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9 Comments
 
by Jack Repenning on Dec. 16, 2009GPL does not inhibit fork: check.
Monumental conflict-of-interest best explains the EU/MySQL dance: check.
Old wounds and endless rivalries rush to the fore: check.
GPL expressly forbids dual-licensing: hold on ...
GPL effectively forbids anyone _but_the_copyright_holder_ from dual-licensing. The copyright holder can still manage it, as we've seen, and the full power of the GPL then backs their monopoly (on the commercialization, not on the source of course). The copyright holder has a disproportionate power.
When the GPL copyright holders were rms, or FSF, or other advocates of software Freedom-not-merely-Openness, this disproportion worked in favor of freedom--because the copyright holder wanted it that way. Even when MySQL AB, a commercial entity with commercial interests, held the copyright, it was mostly OK because they continued to support freedom in useful, and largely gracious, ways, such as the famous "FLOSS Exception." But it was always intellectual-property judo, a black-belt throw all the more amazing in that the freedom advocates lying on the mat, for the most part, never noticed their downfall.
Now, there's a squabble among the largish crowd accumulated there. It's petty and self-serving: check. It's hopeless, since the GPL retains its power and disproportion: check. But it's also years too late. The GPL as a legal document stands supreme; the GPL as an engine of social change completely undermined itself long ago.
0 Votes
by roddick charl on Dec. 17, 2009This is very useful and informative article for the Oracle reader...................Enhanced Kre-Alkalyn
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by Michael Widenius on Dec. 17, 2009Hi John, nice to get a chance to defend myself :)
First, I have never said that the GPL is a bad license. In my blog
http://monty-says.blogspot.com/2009/10/importance-of-license-model-of-my..., I say "I think that GPL is a fantastic license" and I mean it.
What I said is that for an infrastructure project like MySQL, who in this context is comparable to a library, GPL is a bad license in a hand of an owner that has much to gain by killing the project as an Open Source project.
You can fork a GPL infrastructure project, but not the economics around it. For a project like MySQL, it's almost impossible for a fork to generate enough money to ensure it's developed in a manner that the environment need and it can't be used with all applications. This means that the project has no long term future. That is what I wrote about in my blog that I refereed to above.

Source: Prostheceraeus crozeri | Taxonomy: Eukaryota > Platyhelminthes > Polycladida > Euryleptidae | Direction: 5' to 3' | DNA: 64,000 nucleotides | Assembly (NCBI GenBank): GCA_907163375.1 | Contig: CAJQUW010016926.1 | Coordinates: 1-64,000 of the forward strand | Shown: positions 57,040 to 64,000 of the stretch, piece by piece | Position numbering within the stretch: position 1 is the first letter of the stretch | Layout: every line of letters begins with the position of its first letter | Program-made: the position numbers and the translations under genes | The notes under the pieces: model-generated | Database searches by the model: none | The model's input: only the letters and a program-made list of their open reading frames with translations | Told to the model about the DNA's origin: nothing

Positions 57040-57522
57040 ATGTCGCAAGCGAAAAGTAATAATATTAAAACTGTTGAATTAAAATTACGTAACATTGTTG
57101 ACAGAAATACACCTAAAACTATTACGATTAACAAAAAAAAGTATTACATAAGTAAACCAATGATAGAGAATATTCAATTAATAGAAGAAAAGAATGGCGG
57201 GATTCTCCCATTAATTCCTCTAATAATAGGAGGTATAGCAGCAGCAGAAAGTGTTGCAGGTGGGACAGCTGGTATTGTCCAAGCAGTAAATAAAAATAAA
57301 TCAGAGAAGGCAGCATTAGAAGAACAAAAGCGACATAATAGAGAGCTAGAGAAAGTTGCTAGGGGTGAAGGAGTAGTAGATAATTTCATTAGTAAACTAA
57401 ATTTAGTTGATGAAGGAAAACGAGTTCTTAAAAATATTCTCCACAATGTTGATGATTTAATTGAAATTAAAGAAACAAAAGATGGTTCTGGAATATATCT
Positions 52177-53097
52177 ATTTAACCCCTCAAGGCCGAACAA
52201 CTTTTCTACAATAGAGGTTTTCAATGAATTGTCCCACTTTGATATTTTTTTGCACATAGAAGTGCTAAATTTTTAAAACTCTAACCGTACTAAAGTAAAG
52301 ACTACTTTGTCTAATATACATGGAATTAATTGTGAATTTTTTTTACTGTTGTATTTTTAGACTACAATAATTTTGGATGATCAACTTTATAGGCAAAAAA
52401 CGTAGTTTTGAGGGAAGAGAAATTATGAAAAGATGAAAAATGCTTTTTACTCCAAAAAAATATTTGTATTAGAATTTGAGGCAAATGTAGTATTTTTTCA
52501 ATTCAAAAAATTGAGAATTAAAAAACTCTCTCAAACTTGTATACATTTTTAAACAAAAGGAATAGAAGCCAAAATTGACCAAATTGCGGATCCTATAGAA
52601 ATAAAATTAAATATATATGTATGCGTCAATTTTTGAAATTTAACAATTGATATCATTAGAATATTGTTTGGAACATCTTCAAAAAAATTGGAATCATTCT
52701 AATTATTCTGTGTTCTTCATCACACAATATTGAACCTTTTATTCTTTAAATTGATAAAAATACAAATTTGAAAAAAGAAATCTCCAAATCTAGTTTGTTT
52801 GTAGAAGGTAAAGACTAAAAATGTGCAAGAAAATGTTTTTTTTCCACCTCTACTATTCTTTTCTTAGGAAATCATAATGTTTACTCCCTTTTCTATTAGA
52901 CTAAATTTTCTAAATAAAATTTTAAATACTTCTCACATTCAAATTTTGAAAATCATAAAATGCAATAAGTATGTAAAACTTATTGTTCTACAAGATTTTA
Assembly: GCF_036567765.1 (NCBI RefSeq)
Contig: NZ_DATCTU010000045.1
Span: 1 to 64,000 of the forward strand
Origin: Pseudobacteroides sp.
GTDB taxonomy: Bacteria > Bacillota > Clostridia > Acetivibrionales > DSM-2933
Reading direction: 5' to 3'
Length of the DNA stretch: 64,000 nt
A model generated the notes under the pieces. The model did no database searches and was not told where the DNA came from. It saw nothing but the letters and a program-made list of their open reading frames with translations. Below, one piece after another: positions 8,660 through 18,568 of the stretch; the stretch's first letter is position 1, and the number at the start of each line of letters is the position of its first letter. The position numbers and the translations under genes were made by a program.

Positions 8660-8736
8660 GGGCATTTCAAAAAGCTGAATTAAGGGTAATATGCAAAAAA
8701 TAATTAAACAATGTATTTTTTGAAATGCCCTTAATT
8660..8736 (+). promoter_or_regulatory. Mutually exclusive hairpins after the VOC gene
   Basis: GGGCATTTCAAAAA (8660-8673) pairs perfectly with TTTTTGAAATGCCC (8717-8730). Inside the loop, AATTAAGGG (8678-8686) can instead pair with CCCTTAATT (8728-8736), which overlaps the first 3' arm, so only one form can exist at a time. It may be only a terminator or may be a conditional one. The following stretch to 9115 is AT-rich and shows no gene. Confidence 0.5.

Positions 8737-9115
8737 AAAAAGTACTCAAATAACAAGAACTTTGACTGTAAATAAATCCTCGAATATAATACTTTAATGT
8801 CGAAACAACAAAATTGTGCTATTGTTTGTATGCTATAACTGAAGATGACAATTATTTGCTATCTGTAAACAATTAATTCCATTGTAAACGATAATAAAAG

It's true that Joomla - Mambo was forked, but this is not a project that lives in a concentrated market with fierce competition and where they are often combined with closed source distributed application (which is the case of MySQL).
As earlier pointed out, the GPL does not forbid the dual license approach.
EC has come to the conclusion that MySQL and Oracle are competing products and MySQL puts price pressures on Oracle. (This can be deduced as EC issued a statement of objection because of MySQL).
To be able to approve the deal the EC has to ensure that Oracle / Sun / MySQL deal there is as much competition in the database market as before the deal.
In this scenario, there has only been proposed two viable solutions (that I know about):
1) MySQL is divested to another company or foundation that also can sell licensing to ensure that MySQL can be used by all applications and with all extensions.
2) MySQL license is changed to a permissive license, so that if Oracle stops supporting it, someone can fork it, continue the development and compete with Oracle in all segments.
In case 2) no one can do dual licensing on the MySQL code. Not Oracle, Monty Program Ab or anyone else.
It's true that 2) would allow an application vendor to combine their closed source code with MySQL freely (like Enterprise DB is doing), which is good as this would allow MySQL and PostgreSQL to compete on equal licensing terms.
This case has nothing to do about any company loosing money (except anyone using MySQL who may soon have to start paying for upgrades). This case is about ensuring that Oracle doesn't gain money and market share by killing an Open Source competitor. Today MySQL, tomorrow PostgreSQL.
Yes, PostgreSQL can also be killed; To prove the case, think what would happen if someone managed to ensure that the top 20 core PostgreSQL developers could not develop PostgreSQL anymore or if each of these developers would fork their own PostgreSQL project.
Yes, I agree that I have a conflict of interest; I don't only want to ensure that competition will continue in the database market, I also want to ensure that MySQL keeps on living as a successful Open Source project. If Oracle gets MySQL under the current terms, that is not likely to happen.